In sedimentology, compaction is the process by which a sediment progressively loses its porosity due to the effects of pressure from loading. This forms part of the process of lithification. When a layer of sediment is originally deposited, it contains an open framework of particles with the pore space being usually filled with water. As more sediment is deposited above the layer, the effect of the increased loading is to increase the particle-to-particle stresses resulting in porosity reduction primarily through a more efficient packing of the particles and to a lesser extent through elastic compression and pressure solution. The initial porosity of a sediment depends on its lithology. Mudstones start with porosities of >60%, sandstones typically ~40% and carbonates sometimes as high as 70%. Results from hydrocarbon exploration wells show clear porosity reduction trends with depth.[1] Compaction trend estimation and decompaction process are useful for analyzing numerical basin evolution (e.g., subsidence) and evaluating hydrocarbon reservoirs and geological storages.[2]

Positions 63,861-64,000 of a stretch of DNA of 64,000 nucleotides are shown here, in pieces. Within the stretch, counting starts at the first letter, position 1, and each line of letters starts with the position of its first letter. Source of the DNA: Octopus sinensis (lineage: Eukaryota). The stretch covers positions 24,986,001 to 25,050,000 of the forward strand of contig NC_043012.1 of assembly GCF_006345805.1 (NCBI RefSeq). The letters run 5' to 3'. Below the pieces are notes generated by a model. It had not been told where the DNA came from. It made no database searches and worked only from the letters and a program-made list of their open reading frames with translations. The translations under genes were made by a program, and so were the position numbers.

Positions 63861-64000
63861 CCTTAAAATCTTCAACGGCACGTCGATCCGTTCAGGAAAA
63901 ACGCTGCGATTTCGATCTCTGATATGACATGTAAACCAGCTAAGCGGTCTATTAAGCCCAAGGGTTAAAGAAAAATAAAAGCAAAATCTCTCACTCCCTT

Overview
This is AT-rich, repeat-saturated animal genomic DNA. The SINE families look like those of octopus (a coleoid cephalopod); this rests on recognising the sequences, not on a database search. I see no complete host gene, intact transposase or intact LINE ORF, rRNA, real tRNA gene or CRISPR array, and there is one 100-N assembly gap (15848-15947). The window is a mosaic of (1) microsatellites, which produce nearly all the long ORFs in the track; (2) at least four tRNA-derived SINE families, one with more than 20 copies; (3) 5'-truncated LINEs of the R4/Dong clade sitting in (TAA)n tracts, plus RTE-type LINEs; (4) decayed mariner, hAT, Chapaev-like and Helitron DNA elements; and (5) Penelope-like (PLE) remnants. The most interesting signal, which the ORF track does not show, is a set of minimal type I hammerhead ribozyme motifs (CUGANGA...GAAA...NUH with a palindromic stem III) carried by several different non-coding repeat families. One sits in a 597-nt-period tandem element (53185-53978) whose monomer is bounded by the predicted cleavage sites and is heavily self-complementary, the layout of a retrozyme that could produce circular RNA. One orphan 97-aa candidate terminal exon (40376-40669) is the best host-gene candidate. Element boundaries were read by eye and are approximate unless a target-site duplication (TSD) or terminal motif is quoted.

In sediments compacted under self-weight, especially in sedimentary basins, the porosity profiles often show an exponential decrease, called Athy's law as first shown by Athy in 1930. A mathematical analytical solution was obtained by Fowler and Yang[3] to show the theoretical basis for Athy's law. This process can be easily observed in experiments and used as a good approximation to many real data.[4]

Differential compaction

If there is a variation in thickness and compactability of a sequence, loading by later deposits will give rise to spatially varying amounts of compaction. This form of compaction is a function of the lithology of the base sediment. Both the thickness and structure of the later sequence will be controlled by the underlying geology in the absence of any active tectonics. Buried tilted fault blocks in a rift basin often produce large anticlinal closures in the post-rift section that may form traps for hydrocarbons e.g. the Daqing Field, the largest oil field in the People's Republic of China, in the Songliao Basin.[5]


  1. ^ Sclater, J.G. & Christie, P.A.F. 1980. Continental stretching: an explanation of the post-mid-Cretaceous subsidence of the Central North Sea Basin. Journal of Geophysical Research, 85, 3711–3739.
  2. ^ Lee, E.Y., Novotny, J., Wagreich, M. (2020) Compaction trend estimation and applications to sedimentary basin reconstruction (BasinVis 2.0). Applied Computing and Geosciences, 5, 100015.
  3. ^ A. C. Fowler and X. S. Yang, Fast and slow compaction in sedimentary basins, SIAM Journal on Applied Mathematics, 59, 365-385 (1998.)
  4. ^ D. B. Bahr, E. W. Hutton, J. P. Syvitski, L. F. Pratson, Exponential approximations to compacted sediment porosity profiles, Computers & Geosciences, 27, 691-700 (2001).
  5. ^[permanent dead link] USGS report on the Songliao Basin